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Tackling the Homework Problem

Tackling the Homework Problem
May 12, 2016 3760 Views No comments

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Homework civil wars can make school nights miserable for the whole family. Schoolwork battles can go on for two, three, or four hours a night. People begin to dread the evening, relationships become more strained, and the child in question learns to hate schoolwork more and more.

Luckily, there are a number of things you can do to make homework time more tolerable and efficient. Here are some of our most frequently asked questions about tackling the homework problem.

Homework FAQs

1. My ten-year-old daughter claims she can do homework with her headset on and music playing. I think it will distract her, but she remains adamant that she can do this. How can you do two things at once!? What should I do?

Believe it or not, lots of kids do OK with music playing—it becomes kind relaxing background noise. Try it both ways and see what happens. Give her a break. Remember it's her homework and not yours, and you want her to have a lot to say about how she does it. Caution: music might work okay here, but TV never will. TV is always out to get your attention.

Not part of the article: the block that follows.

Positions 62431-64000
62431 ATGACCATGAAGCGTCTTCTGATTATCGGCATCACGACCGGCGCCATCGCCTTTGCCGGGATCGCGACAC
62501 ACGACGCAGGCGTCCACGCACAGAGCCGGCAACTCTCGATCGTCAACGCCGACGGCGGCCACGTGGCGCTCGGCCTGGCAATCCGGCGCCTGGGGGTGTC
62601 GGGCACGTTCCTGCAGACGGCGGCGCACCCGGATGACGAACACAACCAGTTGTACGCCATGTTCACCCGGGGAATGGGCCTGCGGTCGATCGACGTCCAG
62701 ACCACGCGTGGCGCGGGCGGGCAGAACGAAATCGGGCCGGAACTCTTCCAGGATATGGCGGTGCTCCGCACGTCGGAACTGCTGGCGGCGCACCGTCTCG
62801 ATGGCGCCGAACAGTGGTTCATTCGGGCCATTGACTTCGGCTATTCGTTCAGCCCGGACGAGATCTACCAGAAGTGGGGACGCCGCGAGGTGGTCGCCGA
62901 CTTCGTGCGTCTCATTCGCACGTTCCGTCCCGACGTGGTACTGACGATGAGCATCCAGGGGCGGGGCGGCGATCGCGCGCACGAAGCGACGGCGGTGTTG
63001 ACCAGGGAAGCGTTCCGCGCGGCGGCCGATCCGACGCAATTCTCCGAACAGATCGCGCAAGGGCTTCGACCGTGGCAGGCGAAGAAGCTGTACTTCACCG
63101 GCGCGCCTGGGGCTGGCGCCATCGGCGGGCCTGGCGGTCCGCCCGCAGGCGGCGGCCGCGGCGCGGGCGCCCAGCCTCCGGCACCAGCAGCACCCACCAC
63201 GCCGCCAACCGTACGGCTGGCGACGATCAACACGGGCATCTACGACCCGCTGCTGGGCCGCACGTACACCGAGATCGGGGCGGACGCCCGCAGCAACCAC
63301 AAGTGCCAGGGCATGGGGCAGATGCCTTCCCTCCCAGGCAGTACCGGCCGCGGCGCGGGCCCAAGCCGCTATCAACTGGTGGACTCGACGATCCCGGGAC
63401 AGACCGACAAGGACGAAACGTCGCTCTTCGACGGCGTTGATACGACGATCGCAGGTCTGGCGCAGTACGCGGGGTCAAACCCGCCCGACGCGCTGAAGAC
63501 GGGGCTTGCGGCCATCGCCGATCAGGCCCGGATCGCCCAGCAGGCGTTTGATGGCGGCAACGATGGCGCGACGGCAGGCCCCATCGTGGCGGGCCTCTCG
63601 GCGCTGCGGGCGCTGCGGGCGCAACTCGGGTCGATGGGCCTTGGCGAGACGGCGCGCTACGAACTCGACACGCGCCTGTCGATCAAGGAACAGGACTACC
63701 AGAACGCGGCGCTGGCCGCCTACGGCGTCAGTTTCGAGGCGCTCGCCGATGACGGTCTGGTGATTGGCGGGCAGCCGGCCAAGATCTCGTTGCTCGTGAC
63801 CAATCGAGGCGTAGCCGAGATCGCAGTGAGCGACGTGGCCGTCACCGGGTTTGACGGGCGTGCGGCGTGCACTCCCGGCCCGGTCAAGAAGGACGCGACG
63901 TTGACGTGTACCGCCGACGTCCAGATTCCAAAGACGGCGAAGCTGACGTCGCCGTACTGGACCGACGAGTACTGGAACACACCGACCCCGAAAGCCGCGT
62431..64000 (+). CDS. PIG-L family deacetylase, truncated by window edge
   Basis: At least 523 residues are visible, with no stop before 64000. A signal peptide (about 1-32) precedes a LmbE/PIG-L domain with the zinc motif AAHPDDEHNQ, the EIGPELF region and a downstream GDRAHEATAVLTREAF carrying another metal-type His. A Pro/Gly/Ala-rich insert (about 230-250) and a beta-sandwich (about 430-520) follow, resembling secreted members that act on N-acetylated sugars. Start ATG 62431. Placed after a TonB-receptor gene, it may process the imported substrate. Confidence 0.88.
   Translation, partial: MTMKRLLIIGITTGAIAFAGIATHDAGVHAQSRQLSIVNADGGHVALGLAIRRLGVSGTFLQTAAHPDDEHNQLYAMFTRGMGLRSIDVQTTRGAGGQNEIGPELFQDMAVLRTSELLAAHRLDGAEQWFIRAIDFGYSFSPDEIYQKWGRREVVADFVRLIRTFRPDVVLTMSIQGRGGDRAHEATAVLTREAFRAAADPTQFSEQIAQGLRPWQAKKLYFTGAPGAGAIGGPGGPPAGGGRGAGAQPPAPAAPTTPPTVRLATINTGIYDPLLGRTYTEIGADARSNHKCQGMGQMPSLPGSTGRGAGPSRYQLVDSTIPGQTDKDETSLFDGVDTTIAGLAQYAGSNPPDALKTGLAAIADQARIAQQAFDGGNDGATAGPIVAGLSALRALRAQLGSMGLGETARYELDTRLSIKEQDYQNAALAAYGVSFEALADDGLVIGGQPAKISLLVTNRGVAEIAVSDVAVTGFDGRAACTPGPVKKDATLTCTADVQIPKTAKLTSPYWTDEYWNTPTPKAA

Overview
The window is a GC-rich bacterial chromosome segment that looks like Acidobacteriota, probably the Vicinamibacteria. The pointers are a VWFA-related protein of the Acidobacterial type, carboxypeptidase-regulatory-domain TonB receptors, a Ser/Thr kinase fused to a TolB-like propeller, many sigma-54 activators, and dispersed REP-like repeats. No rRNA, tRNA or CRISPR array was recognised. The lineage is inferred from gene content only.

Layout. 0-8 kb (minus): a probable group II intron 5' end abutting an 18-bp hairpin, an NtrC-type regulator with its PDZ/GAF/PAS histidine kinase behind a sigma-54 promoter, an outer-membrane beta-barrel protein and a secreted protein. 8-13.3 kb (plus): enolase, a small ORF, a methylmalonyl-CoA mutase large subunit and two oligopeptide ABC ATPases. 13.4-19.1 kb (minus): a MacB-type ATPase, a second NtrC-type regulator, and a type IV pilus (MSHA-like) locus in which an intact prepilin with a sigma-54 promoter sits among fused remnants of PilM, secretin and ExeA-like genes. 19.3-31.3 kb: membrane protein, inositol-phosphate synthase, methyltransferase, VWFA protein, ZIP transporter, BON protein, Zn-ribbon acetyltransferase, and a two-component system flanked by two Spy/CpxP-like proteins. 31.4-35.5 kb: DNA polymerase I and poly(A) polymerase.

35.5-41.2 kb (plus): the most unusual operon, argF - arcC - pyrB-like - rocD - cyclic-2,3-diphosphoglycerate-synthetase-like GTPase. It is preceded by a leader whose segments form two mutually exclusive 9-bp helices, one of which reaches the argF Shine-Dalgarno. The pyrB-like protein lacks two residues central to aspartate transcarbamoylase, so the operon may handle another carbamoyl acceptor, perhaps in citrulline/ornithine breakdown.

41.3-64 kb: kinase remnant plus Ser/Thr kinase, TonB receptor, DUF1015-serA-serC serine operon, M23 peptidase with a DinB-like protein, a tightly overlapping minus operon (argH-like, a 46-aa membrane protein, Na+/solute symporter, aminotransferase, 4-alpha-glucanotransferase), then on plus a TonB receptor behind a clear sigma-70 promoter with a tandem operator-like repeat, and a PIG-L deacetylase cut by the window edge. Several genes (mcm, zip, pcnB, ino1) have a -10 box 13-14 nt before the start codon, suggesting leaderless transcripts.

2. When my twelve-year old sits down to do his homework, the three- and five-year old just gravitate to him and distract him like crazy. I enjoy watching them all play together, but there is work to do! I want to be fair to everybody.

That's cute, and in a way it's a nice problem to have. But homework has to take precedence here. The little ones can play with their big brother later. Keep them out of the way—counting can help a lot with that. Also, have the older one work in a separate room (vs. the kitchen table) out of sight. Don't feel guilty about being The Enforcer!

3. My son is ADHD and he takes an "all-day" medication for school. It seems to work well. But by the time he gets home, we have homework to do and the meds are gone from his system. Homework then is an awful battle. Help!

Many "all-day" meds last less than ten hours and they are gone by after-school time. Two options: 1) find a medication that last longer, or 2) do a "booster" dose after school of some kind of 3-4 hour stimulant. Often it does not have to be the exact same drug as was used during the day. Talk it over with your doctor.

4. My son's attitude toward homework "sucks"—pardon my expression. How can I get him to look at this necessary work more positively?

Do not—under any circumstances— try to lecture or talk your son into liking homework. First, be sympathetic: "Yes, homework is often hard and it IS a pain." Second, get your homework routine down to a science so you can get it over with quickly. Don't ask out of the blue—and right in the middle of his favorite video game—if he has homework. Third, praise your boy for his effort—and it is EFFORT! Let's face it: How many kids really like homework?


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